HER2-Specific CAR T-Cell Trial Addresses Pediatric Brain and Spinal Cord Tumors

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Locoregional delivery of chimeric antigen receptor (CAR) T cells has resulted in objective responses in adults with glioblastoma, but the approach has not been evaluated in pediatric patients with brain and central nervous system tumors. The innovative, ongoing phase I BrainChild-01 trial is assessing the safety and efficacy of delivering repetitive doses of T cells into the brain or the cerebrospinal fluid of children and young adults with recurrent or refractory tumors, including patients with diffuse midline gliomas. The findings so far indicate the treatment is feasible and tolerable, reported Vitanza et al in Nature Medicine.

“We are committed to not only finding cures for children and young adults with central nervous system tumors, but to offer more tolerable treatments with fewer long-term side effects. This research is still in its early stages, but promising signs suggest that our approach may be safe,” said lead author Nicholas Vitanza, MD, a neuro-oncologist at Seattle Children’s Hospital.

Brain and spinal cord tumors are the most common pediatric cancer, accounting for approximately one out of four childhood cancer diagnoses. Each year, more than 4,000 brain and spinal cord tumors, which are often fatal, are diagnosed in children and teenagers.

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The CAR T-cell treatment being studied in the trial targets the HER2 protein on cancer cells. The manufactured T cells are infused into the cerebrospinal fluid or in the tumor resection cavity weekly, primarily in the outpatient setting.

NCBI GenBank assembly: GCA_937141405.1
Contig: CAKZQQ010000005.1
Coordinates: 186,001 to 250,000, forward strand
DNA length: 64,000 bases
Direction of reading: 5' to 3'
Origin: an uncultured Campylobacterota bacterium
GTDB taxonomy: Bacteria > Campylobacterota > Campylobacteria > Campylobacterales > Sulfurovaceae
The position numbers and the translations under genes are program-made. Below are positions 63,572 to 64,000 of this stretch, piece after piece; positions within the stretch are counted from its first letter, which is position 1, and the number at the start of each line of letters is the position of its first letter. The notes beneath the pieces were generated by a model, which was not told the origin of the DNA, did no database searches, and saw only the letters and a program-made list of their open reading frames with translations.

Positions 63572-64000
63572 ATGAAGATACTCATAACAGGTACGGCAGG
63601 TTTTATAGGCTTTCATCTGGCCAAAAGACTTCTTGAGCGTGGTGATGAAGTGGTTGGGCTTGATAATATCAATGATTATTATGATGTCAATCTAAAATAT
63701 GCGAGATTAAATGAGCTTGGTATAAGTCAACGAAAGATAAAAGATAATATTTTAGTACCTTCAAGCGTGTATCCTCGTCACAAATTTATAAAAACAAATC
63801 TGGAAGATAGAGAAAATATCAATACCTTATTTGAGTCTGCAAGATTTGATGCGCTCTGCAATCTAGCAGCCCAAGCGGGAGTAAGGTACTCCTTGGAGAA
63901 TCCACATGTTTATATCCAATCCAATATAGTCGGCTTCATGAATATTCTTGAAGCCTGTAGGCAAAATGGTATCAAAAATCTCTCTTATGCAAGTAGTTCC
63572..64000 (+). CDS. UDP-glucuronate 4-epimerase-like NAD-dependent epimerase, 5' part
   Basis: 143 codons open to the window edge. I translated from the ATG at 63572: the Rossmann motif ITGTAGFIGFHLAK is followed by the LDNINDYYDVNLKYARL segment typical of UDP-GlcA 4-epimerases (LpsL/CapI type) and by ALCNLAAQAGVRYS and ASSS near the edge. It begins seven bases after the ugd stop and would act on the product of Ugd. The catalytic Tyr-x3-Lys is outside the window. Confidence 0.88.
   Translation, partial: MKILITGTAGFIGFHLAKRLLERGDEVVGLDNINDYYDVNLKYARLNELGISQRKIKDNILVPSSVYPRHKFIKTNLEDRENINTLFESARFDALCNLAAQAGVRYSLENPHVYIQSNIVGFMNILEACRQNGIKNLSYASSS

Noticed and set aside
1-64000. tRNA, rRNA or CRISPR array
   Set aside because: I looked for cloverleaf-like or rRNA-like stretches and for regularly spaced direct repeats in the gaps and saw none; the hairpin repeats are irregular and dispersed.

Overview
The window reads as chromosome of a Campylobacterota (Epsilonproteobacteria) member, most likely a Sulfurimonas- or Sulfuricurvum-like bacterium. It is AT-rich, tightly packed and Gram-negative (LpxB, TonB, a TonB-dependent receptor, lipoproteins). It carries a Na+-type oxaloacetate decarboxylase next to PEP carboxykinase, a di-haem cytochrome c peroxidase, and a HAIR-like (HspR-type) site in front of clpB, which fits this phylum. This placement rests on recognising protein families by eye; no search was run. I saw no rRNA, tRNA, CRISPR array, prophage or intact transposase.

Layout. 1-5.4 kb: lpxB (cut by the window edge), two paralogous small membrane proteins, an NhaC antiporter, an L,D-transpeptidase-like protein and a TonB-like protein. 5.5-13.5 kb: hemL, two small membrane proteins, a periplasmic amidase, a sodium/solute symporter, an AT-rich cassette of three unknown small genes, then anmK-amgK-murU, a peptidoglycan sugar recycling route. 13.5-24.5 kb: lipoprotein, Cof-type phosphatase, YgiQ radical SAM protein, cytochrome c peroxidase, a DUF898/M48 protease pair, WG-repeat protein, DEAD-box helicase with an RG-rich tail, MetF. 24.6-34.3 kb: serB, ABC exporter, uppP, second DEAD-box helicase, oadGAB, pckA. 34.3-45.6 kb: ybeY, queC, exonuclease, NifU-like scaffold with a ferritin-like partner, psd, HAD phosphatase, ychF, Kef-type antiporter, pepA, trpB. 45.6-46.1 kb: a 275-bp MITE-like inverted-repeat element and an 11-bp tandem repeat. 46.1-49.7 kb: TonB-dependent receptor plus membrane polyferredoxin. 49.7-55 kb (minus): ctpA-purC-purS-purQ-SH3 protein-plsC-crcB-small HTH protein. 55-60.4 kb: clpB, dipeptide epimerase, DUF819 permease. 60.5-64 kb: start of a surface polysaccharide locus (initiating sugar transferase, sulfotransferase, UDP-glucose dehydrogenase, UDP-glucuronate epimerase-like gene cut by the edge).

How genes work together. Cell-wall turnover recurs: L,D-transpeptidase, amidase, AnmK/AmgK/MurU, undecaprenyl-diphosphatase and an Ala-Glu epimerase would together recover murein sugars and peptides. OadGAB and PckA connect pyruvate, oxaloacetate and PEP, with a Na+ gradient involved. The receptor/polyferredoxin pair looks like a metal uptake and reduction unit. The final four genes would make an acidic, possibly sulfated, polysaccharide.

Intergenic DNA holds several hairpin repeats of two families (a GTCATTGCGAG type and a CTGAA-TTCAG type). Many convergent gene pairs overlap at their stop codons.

Dr. Vitanza and colleagues are the first research group to publish findings on the viability of repetitively delivering CAR T cells directly to the brain in children and young adults. One of the initial three patients in the preliminary dataset was a 19-year-old with a grade 3 localized anaplastic astrocytoma; two other patients, aged 16 and 26 years, had grade 3 metastatic ependymomas. All were diagnosed under the age of 19 and thus had pediatric biology. Patients had undergone at least three tumor-directed surgical procedures, at least one treatment with irradiation, and at least one chemotherapy regimen.

The three patients experienced no dose-limiting toxicities and exhibited clinical evidence—as well as correlative laboratory evidence—of local immune activation within the central nervous system, including high concentrations of CXCL10 and CCL2 in the cerebrospinal fluid. Other advanced correlative studies are ongoing to better understand the activity of the CAR T cells.

BrainChild-01 is the first of three trials seeking to comprehensively target all types of pediatric brain and spinal cord tumors. BrainChild-03 includes patients with diffuse intrinsic pontine glioma (DIPG). It is one of the first CAR T-cell trials in the United States for children with DIPG and was the first study to repeatedly dose CAR T cells intracranially. It is open to patients with DIPG at any time after initial standard radiation, including after their tumor progresses.

All three BrainChild studies are open and enrolling, said Dr. Vitanza, who is the principal investigator for the BrainChild-01 and BrainChild-03 trials. Approximately three dozen children and young adults have been enrolled across all studies.

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